Once in a while, I come across stories from WWII that are just amazing. Like the submarine that was sunk with potatoes. Or this.
Most ship camouflage was called “dazzle” and looked rather ridiculous, as seen here:
The idea was not to hide the ship. It’s the open ocean, you can’t hide a surface ship. The idea was to play with a lookout’s eyes. If your enemy lookout can’t tell which end of your ship is the bow or stern, or which way you’re going because he can’t find the edges of your ship, then it’s really difficult to aim anything at you.
When the Japanese attacked Pearl Harbor on December 7, 1941, that was just an opening act. The plan was to move as quickly as they could to attack a number of the colonized countries in the Pacific within a few weeks. They started on the Philippines hours after Pearl Harbor, and worked their way south down to the Dutch East Indies (modern Indonesia) and Papua New Guinea with frightening speed. Ships that fled Manila found themselves chased all the way south to Australia for weeks.
The Dutch minesweeper HNLMS Abarham Crijinssen was the last survivor of the Battle of the Java Sea in February 1942, and ordered to escape to Australia. But there was a problem: the Japanese air patrol cover was nearly complete. Dazzle camouflage doesn’t work on planes, so what to do?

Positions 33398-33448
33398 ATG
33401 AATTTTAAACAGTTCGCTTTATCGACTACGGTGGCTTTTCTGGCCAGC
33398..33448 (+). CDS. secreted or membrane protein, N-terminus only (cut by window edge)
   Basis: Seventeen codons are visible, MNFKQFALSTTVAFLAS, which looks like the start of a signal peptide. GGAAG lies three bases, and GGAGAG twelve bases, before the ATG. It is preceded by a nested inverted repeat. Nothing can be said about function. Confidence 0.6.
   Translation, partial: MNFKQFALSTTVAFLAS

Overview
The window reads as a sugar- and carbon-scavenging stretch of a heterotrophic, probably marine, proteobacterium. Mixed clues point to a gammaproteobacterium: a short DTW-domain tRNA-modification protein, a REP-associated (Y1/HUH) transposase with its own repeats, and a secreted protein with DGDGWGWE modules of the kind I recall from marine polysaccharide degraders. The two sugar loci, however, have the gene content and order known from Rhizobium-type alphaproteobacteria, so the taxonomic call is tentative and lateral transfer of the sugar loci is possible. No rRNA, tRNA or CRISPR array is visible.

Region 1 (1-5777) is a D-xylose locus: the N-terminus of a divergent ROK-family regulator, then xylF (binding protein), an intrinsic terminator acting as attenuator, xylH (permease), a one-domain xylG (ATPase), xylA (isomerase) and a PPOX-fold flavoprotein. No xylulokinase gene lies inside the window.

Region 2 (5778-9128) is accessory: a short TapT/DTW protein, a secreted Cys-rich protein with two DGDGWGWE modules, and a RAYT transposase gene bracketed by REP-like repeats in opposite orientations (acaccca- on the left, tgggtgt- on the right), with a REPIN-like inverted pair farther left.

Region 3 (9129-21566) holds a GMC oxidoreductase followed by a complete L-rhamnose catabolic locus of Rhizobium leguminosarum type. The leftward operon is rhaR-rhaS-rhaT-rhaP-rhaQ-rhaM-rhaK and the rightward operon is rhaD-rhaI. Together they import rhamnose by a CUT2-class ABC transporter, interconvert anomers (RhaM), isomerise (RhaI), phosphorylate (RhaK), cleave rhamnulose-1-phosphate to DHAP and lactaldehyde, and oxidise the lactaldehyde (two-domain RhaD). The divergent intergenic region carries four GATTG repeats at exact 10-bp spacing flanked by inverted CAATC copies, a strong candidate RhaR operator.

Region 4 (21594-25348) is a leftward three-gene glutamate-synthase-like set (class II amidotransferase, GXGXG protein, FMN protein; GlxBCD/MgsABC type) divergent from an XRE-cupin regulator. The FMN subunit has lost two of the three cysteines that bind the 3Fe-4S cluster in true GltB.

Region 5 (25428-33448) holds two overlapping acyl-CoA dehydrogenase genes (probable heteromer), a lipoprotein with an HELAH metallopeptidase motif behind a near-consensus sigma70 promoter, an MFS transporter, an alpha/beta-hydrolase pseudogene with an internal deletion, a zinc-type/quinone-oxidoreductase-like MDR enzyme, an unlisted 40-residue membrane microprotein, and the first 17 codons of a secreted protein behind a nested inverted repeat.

The Dutch sailors came up with a novel idea. The archipelago they were a part of was riddled with thousands of islets, so many that not all of them showed up on maps.
So they became an islet.
Can you see them? Try this view:
Yup, Dutch sailors cut limbs and branches and fronds and liberally festooned their ship with them. During the day, they anchored near a larger island, during the night, they kept moving south. It took nearly three weeks, but she arrived unscathed in Australia on March 15, 1942.
She was transerred to the Australian Navy for the balance of the war, and following, she cleared mines in the East Indies, which became Indonesia in 1945 (recognized by the Netherlands in 1949)
Today, she is a museum ship at the Dutch Naval Museum along with the nineteenth-century iron clad ram (the Schorpioen) and a Cold-War era submarine Tonijn.